It’s complex and there are a ton of nuisances, but basically if the disaster situation struck and we had a ton of medical bills, we would be on the hook for all our monthly premiums (about $28k for the year) plus the out-of-pocket (about $15k).  After that first $43k we’d be good (that’s meant to be very sarcastic).

After going through all this Foxy Lady and I looked at each other with defeated countenances.  No wonder why most families can’t afford health insurance.  We were staring down the barrel of a $45k shotgun.  We’re pretty wealthy thanks to good jobs and smart investing, but even for us this would take a painful chunk of our nest egg.  Best case we’d pay $28k in premiums and worst case we’d pay $45k.

 

Who really knows what health insurance actually costs?

You can imagine after seeing those numbers for Obamacare, we weren’t in a good place.  But how was it possible that it was that bad?

I’d lived my whole life with health insurance, including my whole adult life where I was paying for it myself.  It was never this bad . . . or was it?

Actually, I’m not sure I ever really knew what I was paying for health insurance, and sadly I think this is fairly common.  When I was with Medtronic, I got paid every two weeks.  As with most of us, there were a ton of deductions in my paycheck that whittled down what actually went into my checking account compared to what Medtronic was shelling out.  We all know the culprits: taxes, 401k, flex spending, and of course health insurance.

Psychologically, I think when something is automatically deducted from your paycheck, you don’t really think about it or appreciate how much it costs (and that’s a major problem).  Every two weeks I was paying about $500 for our family’s health insurance.  That comes to about $1100 per month, and that actually seems like a lot of money . . .

. . . But it didn’t stop there.  Typically, what gets deducted from our paychecks only covers a fraction of the real health insurance cost.  As an employee benefit, many companies pay the other part.  That makes it really hard to figure out how much your health insurance costs.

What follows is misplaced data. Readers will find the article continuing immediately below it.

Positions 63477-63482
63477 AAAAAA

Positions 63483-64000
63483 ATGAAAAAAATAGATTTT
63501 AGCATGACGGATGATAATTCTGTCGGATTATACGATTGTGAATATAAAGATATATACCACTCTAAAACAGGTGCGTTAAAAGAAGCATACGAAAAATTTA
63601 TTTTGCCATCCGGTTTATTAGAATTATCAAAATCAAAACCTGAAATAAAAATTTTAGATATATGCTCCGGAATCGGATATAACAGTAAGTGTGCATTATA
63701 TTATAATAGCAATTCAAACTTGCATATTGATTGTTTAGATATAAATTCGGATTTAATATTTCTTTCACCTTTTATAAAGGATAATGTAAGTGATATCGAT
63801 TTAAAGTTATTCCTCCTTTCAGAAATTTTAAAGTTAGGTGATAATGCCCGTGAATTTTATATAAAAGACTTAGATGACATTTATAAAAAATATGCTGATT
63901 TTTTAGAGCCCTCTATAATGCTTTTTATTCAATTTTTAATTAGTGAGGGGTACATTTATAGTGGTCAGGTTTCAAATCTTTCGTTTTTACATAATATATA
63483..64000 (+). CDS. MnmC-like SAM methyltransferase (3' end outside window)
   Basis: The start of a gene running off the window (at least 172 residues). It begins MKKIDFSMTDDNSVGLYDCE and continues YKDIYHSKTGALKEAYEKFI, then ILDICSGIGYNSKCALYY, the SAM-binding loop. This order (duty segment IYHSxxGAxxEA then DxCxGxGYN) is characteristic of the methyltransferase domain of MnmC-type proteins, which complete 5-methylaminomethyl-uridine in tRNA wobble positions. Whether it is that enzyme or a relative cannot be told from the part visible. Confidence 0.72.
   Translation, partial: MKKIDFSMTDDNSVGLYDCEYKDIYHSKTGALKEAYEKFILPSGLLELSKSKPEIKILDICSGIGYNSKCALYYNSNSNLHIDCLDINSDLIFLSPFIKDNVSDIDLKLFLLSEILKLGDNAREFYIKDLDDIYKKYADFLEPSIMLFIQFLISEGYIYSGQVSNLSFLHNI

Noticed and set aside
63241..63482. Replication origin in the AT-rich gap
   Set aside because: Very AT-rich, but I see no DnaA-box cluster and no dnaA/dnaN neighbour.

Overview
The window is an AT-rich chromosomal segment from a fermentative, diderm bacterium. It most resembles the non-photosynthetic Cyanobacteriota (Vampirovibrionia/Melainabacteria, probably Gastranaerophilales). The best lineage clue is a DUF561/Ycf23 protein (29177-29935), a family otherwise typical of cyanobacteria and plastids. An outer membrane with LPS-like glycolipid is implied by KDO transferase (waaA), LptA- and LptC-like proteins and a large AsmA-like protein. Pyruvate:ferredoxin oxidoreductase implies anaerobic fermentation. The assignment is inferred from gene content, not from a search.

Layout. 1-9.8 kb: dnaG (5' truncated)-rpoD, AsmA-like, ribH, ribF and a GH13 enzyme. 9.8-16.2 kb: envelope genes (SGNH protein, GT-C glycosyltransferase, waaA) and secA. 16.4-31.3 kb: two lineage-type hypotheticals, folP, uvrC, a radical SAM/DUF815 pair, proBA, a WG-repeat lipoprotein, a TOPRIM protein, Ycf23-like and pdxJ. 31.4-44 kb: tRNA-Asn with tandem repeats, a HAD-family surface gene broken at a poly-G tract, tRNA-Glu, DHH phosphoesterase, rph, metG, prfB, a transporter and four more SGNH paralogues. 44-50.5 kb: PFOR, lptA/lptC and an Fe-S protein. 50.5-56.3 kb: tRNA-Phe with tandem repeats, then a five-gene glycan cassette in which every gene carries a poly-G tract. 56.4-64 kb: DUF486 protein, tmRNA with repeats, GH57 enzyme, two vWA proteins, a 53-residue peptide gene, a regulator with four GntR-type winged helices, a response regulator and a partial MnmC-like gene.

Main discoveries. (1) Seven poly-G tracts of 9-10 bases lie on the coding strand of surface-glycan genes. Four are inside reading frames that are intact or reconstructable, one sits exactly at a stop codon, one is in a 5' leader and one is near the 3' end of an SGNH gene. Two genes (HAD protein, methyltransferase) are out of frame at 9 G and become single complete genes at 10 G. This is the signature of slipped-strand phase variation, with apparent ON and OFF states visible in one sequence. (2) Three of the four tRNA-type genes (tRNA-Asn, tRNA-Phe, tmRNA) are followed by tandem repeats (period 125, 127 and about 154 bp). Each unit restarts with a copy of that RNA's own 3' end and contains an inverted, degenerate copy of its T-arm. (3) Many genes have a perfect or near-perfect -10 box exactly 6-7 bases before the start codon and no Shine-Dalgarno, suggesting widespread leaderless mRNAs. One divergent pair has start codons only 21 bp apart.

Every year Medtronic would send out a sheet to each employee outlining all the wonderful things they did for us, and they included the cost they paid for my health insurance.  As it turned out, they paid about 50% of the total cost.  All in, the monthly cost for our health insurance was about $2,300, surprisingly close to the Obamacare costs.

How many people realize what they’re paying for health insurance?  Probably not many.  How many people realize what their employer is paying?  Probably even less.

At the end of the day, we live in a country where most people are paying for health insurance one way or another, and almost no one knows how much it costs.  That’s a real problem, a real problem for an entire society that is trying to figure out how to pay for health care.

 

Wow!!!  We’re already at over 1,000 words and we’ve barely scratched the surface.  We’re totally doing this in three parts.  Tune in tomorrow to see my take on how health insurance works, and then Thursday to see what we did and how we’ll actually save a ton of money (about $5 million over our lifetime) by doing health insurance in the open market.